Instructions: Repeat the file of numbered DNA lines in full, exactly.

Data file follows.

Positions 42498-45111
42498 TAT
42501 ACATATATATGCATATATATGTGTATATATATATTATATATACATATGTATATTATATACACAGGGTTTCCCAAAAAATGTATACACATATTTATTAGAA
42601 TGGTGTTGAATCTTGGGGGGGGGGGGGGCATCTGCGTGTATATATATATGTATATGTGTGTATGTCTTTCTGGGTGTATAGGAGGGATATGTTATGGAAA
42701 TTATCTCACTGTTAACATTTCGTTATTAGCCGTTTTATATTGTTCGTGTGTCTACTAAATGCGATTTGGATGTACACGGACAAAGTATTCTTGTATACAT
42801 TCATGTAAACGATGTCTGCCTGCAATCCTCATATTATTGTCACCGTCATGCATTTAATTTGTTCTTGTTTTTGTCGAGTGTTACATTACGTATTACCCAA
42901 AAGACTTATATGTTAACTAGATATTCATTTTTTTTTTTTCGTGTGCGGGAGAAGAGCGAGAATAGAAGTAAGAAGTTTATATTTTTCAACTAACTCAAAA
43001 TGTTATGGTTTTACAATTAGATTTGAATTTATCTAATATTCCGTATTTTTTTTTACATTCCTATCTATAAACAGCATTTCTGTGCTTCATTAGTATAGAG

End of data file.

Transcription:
Positions 42498-45111
42498 TAT
42501 ACATATATATGCATATATATGTGTATATATATATTATATATACATATGTATATTATATACACAGGGTTTCCCAAAAAATGTATACACATATTTATTAGAA
42601 TGGTGTTGAATCTTGGGGGGGGGGGGGGCATCTGCGTGTATATATATATGTATATGTGTGTATGTCTTTCTGGGTGTATAGGAGGGATATGTTATGGAAA
42701 TTATCTCACTGTTAACATTTCGTTATTAGCCGTTTTATATTGTTCGTGTGTCTACTAAATGCGATTTGGATGTACACGGACAAAGTATTCTTGTATACAT
42801 TCATGTAAACGATGTCTGCCTGCAATCCTCATATTATTGTCACCGTCATGCATTTAATTTGTTCTTGTTTTTGTCGAGTGTTACATTACGTATTACCCAA
42901 AAGACTTATATGTTAACTAGATATTCATTTTTTTTTTTTCGTGTGCGGGAGAAGAGCGAGAATAGAAGTAAGAAGTTTATATTTTTCAACTAACTCAAAA
43001 TGTTATGGTTTTACAATTAGATTTGAATTTATCTAATATTCCGTATTTTTTTTTACATTCCTATCTATAAACAGCATTTCTGTGCTTCATTAGTATAGAG